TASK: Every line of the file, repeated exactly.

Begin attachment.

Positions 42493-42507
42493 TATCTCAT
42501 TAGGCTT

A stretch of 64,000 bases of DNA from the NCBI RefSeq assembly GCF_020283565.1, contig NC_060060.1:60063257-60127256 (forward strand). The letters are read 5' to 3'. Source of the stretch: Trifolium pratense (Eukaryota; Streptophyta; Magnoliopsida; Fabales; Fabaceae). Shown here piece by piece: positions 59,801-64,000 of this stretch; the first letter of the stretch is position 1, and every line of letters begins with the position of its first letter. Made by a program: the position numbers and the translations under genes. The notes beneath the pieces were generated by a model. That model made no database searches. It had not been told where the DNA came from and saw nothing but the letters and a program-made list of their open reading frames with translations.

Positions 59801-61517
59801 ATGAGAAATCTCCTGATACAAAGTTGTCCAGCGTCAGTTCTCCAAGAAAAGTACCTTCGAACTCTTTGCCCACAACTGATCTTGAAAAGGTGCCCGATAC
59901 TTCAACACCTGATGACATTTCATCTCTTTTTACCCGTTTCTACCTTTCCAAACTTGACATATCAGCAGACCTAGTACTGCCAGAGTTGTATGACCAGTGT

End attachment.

Positions 42493-42507
42493 TATCTCAT
42501 TAGGCTT

A stretch of 64,000 bases of DNA from the NCBI RefSeq assembly GCF_020283565.1, contig NC_060060.1:60063257-60127256 (forward strand). The letters are read 5' to 3'. Source of the stretch: Trifolium pratense (Eukaryota; Streptophyta; Magnoliopsida; Fabales; Fabaceae). Shown here piece by piece: positions 59,801-64,000 of this stretch; the first letter of the stretch is position 1, and every line of letters begins with the position of its first letter. Made by a program: the position numbers and the translations under genes. The notes beneath the pieces were generated by a model. That model made no database searches. It had not been told where the DNA came from and saw nothing but the letters and a program-made list of their open reading frames with translations.

Positions 59801-61517
59801 ATGAGAAATCTCCTGATACAAAGTTGTCCAGCGTCAGTTCTCCAAGAAAAGTACCTTCGAACTCTTTGCCCACAACTGATCTTGAAAAGGTGCCCGATAC
59901 TTCAACACCTGATGACATTTCATCTCTTTTTACCCGTTTCTACCTTTCCAAACTTGACATATCAGCAGACCTAGTACTGCCAGAGTTGTATGACCAGTGT